Back in Time

Wishing I Could Visit the Past

Aabye-Gayle F.
4 min readApr 4


An old and a new photograph album opened to reveal photos inside with more photos surrounding them.
Transferring photos from an old album into a new one has made me even more nostalgic.

Sometimes I wish I could go back in time — jump on a plane and visit the past like I visit Grenada or Paris. It’s not so much that I have regrets. I just want to be better immersed in my own network of history. There are so many moments I would have paid closer attention to so as not to forget. Most are simple moments I’d savor more if I had a second chance.

I wish the present could borrow people from the past. Having lost someone I love (my mother), time is both a gift and a thief. I am grateful for every moment I have lived and all that life has given. I am thankful for all the time I’ve spent with those I love. Every second shared with family is a gift to me.

But time has also taken things. It has stolen family members and memories and put an ever-widening chasm between then and now. I cannot return. I can’t live in the past. I can only try to remember. But sometimes I wish I could really go back.

The past few years have been teeming with nostalgia for me. It’s now been more than 21 years since my mother passed away, and the loss has felt heavier than usual lately. In part, it’s because I’ve seen loved ones endure losses that reflected and so reinvigorated my own. I’ve also seen the dearth of support and wisdom my mom was uniquely equipped to offer — able to occupy a space in my family that no one else can fill — even the most well-meaning.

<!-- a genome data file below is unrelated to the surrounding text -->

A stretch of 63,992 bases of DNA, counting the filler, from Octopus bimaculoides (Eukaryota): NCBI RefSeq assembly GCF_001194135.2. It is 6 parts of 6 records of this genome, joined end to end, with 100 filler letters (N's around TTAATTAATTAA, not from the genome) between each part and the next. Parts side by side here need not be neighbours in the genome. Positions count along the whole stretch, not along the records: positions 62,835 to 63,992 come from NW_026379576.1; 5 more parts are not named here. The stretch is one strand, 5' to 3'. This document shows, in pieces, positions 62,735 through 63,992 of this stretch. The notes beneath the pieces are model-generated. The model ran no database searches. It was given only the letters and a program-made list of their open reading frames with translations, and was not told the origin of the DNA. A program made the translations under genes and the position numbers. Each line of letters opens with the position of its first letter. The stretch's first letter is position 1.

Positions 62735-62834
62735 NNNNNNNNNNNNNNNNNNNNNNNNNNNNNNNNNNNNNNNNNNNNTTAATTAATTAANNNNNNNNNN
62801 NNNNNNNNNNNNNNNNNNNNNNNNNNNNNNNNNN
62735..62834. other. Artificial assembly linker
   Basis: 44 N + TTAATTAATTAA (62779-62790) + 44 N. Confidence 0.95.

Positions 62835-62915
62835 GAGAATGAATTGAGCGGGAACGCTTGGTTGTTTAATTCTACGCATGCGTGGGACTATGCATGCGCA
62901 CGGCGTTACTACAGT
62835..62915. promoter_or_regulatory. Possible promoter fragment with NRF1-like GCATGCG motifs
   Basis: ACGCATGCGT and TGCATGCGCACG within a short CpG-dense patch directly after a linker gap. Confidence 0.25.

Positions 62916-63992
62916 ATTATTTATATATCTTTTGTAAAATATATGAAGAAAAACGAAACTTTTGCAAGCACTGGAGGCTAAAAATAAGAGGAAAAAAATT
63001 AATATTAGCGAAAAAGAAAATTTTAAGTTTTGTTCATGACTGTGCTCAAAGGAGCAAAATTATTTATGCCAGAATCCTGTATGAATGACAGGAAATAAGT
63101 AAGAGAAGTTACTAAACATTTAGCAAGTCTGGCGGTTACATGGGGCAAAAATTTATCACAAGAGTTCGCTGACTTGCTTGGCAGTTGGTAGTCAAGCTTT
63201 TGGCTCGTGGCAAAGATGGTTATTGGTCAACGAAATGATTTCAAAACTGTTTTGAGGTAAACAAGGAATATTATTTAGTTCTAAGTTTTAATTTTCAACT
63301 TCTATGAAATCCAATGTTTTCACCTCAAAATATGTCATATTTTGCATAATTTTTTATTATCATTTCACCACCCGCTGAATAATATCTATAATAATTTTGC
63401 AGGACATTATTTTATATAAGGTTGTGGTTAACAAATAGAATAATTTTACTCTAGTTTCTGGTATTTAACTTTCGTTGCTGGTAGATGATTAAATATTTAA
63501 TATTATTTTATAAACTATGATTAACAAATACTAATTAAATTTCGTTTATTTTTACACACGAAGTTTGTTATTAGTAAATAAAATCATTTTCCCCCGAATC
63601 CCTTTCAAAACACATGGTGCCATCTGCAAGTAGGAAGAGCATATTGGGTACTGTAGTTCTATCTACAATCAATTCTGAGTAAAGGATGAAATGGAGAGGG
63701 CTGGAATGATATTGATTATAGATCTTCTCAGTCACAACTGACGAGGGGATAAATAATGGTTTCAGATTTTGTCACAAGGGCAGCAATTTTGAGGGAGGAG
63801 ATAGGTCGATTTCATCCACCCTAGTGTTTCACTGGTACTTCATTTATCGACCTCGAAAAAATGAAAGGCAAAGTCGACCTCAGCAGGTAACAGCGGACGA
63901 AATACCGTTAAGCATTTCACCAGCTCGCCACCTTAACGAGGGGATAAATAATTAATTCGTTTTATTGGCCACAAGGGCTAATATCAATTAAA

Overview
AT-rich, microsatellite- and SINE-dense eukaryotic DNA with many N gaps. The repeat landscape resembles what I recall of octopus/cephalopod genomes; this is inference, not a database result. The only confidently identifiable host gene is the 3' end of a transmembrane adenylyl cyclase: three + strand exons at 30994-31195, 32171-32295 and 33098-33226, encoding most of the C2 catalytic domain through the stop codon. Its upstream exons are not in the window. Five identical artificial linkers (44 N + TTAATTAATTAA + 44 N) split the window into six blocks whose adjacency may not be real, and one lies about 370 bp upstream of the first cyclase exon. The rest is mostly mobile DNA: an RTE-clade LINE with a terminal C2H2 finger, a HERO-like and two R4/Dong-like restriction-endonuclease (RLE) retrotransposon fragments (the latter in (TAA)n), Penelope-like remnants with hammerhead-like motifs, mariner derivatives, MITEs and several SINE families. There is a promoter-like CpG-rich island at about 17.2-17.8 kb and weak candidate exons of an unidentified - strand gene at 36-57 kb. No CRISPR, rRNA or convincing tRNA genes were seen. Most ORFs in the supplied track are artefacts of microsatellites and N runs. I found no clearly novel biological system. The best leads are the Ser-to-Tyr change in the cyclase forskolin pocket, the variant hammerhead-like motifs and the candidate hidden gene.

I’m approaching the age my mother was when she died. The night I spent in the hospital in February, most of my thoughts were on matters of mortality. Once my friends left, my insomnia and I ruminated. I had a private hospital room with nothing but a heart condition and an overactive mind to keep me company. I thought about what it will mean (and how it might feel) if and when I grow older than she did — what it will mean (and how it will feel) if I live to see the age at which she died.

Adding to my nostalgia is a personal project. A few days ago, I started transferring old photos from an age-battered album into a new one.

So, for all the above reasons and more, I have felt my mother’s absence like a massive entity — it has great dimensions and weight.

I am acutely aware of the deficit my mother’s death has left in the world. My…